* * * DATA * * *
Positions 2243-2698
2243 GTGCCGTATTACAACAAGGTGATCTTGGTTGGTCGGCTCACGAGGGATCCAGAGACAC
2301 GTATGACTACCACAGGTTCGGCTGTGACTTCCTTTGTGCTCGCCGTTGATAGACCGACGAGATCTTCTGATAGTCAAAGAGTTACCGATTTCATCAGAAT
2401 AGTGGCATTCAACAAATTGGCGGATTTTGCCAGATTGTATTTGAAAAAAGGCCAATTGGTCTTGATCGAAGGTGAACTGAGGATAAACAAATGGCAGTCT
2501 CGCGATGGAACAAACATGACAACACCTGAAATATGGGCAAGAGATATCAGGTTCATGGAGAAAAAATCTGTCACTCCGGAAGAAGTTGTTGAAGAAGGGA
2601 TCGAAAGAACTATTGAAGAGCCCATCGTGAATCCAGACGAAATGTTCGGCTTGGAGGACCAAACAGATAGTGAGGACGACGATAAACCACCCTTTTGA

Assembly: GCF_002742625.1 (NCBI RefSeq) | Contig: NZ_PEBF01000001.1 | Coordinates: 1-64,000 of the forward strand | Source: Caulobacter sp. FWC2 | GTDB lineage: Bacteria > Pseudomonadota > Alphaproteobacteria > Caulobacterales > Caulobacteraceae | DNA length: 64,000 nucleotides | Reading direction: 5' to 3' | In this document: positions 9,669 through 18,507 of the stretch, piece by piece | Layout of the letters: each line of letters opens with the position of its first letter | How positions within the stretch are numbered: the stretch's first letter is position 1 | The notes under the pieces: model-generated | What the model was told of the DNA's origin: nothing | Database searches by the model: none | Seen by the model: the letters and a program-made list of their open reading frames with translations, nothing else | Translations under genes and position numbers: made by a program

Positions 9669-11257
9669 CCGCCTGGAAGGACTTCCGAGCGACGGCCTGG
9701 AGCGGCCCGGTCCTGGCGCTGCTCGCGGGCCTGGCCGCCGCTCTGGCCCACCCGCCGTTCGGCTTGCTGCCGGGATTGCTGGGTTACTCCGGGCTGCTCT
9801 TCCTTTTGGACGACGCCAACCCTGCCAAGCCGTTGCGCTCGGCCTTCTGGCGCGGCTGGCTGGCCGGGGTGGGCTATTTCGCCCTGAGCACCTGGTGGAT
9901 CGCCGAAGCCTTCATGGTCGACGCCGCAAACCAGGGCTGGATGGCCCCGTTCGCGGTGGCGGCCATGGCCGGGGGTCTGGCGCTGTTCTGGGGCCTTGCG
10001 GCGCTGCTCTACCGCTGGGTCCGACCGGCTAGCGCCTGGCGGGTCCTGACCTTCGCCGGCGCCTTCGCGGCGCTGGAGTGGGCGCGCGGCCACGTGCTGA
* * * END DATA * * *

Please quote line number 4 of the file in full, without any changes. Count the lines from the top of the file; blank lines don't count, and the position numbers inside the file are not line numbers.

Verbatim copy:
2401 AGTGGCATTCAACAAATTGGCGGATTTTGCCAGATTGTATTTGAAAAAAGGCCAATTGGTCTTGATCGAAGGTGAACTGAGGATAAACAAATGGCAGTCT